The New York Jets allowed Shaun Ellis to go to the New England Patriots this offseason, and that decision seems to have had an effect on the Jets up front. I'm not knocking rookie Muhammad Wilkerson because he has been playing pretty well this season for a guy who had little to no training camp and was asked to start in place of Ellis. The Jets are still pretty good against the run, however the Jets defensive front do not apply any pressure to the passer.
The defensive line needs to get off their blocks and use that size to push offensive linemen into the lap of the quarterback, something the Jets have missed since defensive tackle Kris Jenkins retired.
The New York Jets are in desperate need of a true pass-rushing linebacker. While Calvin Pace and Aaron Maybin might be a decent third-down option to rush the quarterback, something that has really hindered the Jets defensively is not getting to the quarterback in the early downs.
The New York Jets leading pass-rusher this season has been Aaron Maybin, and at 6'2", 240 lbs, Maybin is considered too small to play the run and be an every-down linebacker. The Jets certainly miss Bryan Thomas, who is currently on injured reserve. But, even with Thomas at outside linebacker, the Jets still would not have a consistent pass rush to get to the quarterback.
This is a problem the Jets should look to address either in the draft or via trade, because Pace and Thomas are not getting and younger, and they need a guy who can get to the quarterback consistently, if not to get the sack, then pressure the opposing quarterback into a bad decision.
Don't worry Jets fans, I'm not going to go there. Darrelle Revis is the best defensive back in the NFL today. He is physical and can cover anyone over the course of a season. He is not the problem.
The other defensive backs on the roster are another story entirely. How many times have Antonio Cromartie and Kyle Wilson been beaten this season? Too many for me to count. Cromartie is a solid No. 2 cornerback in the NFL, but he is not physical and does get beat sometimes. Wilson has played better at times this season, but still needs some improvement.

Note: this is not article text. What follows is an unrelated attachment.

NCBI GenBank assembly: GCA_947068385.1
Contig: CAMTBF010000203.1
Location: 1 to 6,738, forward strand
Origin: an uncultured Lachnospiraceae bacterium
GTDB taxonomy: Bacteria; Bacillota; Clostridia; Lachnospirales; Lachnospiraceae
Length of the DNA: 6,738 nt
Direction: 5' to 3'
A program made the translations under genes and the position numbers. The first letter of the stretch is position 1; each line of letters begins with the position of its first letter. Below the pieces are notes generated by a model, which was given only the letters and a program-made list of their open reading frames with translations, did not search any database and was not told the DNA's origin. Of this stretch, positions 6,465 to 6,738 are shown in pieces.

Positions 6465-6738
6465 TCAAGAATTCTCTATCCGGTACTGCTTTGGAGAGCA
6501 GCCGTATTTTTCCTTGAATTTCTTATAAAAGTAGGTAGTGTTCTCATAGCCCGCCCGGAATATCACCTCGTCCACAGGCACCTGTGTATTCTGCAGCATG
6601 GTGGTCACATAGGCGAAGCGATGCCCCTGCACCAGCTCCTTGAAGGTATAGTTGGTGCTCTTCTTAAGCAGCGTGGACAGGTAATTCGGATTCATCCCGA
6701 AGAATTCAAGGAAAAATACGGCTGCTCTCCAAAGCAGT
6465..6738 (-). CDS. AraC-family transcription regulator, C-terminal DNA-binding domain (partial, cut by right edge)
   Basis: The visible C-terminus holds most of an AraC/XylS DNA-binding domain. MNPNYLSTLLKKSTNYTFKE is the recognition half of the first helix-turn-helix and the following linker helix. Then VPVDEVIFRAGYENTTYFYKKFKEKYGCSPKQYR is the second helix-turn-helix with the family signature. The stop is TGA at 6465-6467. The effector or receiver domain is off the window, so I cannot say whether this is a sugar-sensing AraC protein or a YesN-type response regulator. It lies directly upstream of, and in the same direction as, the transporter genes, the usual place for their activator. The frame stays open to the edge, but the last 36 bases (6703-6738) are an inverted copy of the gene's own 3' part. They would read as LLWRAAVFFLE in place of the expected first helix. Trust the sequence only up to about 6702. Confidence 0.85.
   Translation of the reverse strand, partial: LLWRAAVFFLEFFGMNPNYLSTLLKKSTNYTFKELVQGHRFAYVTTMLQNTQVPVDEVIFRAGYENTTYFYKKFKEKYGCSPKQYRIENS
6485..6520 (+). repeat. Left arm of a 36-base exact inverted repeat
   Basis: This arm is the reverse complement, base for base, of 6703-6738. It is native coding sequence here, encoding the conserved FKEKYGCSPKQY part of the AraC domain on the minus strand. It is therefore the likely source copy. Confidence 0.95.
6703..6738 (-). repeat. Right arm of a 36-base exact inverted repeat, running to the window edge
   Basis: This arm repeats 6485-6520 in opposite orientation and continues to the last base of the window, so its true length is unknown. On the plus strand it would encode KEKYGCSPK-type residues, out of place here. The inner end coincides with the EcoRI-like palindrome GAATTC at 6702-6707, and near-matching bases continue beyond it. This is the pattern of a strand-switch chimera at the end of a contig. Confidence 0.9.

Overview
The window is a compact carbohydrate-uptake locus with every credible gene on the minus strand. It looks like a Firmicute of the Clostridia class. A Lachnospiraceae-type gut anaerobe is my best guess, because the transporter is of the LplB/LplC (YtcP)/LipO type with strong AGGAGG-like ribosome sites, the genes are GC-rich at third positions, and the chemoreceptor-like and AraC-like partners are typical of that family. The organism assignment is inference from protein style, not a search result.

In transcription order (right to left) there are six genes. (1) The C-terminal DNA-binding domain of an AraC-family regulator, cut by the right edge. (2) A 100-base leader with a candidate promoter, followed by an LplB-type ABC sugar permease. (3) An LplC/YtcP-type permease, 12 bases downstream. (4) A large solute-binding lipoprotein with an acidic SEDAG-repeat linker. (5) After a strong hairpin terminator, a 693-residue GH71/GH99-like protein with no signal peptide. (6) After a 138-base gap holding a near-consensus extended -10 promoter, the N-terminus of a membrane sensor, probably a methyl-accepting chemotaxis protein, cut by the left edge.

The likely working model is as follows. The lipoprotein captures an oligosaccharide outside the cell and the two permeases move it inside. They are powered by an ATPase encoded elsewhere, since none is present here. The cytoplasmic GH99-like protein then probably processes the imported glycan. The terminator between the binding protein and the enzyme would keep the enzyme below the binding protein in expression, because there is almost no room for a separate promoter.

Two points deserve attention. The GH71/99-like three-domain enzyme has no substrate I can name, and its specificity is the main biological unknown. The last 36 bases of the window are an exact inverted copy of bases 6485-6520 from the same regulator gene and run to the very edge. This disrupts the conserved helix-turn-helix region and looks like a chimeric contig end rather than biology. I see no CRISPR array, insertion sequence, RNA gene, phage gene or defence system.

It's difficult to ask linebackers who are more suited to play the run to cover a tight end for an extended period of time. Bart Scott and David Harris are at their best when they are rushing the passer or defending the run. The Jets can not expect them to keep up with tight ends who are as quick as wide receivers.
The major problem with the defensive backs is the play at the safety position. Jim Leonhard was recently lost for the season again due to another leg injury. He was the Jets' defensive signal-caller, and a huge loss for the Jets if they make the playoffs.
The Jets usually do not get beat on the outside, their major problem have been covering the tight ends on other teams. Rob Gronkowski has frequently given the Jets troubles and even this past week the Jets allowed Eagles tight end Brent Celek to have a huge game of 156 receiving yards and a touchdown.
Everyone places the blame on the quarterback when a team begins to struggle, and for the Jets it is no different.
New York Jets quarterback Mark Sanchez has struggled early in games this season. Sanchez has not had much help up front as he always seems to have pressure in his face. When the running game does not get going, the Jets are at their worst because they still cannot put the game in the hands of Sanchez. When they do, the Jets struggle.
While all of the blame can't be put on Sanchez, the brunt of it can. In his third season, big things were expected for Sanchez this season and he has not delivered. He still throws interceptions that leave any Jets fans scratching their heads, and on certain plays Sanchez hold the ball way too long and suffers a big hit.
Sanchez really needs to be tutored on his decision-making, not locking in on his primary receiver, his footwork and an important part of his development is becoming a leader. Sanchez still has a tendency to slouch and his body language has a tendency to rub off on teammates. The best quarterbacks in the league shrug off mistakes and come right back out and lead their team to a win.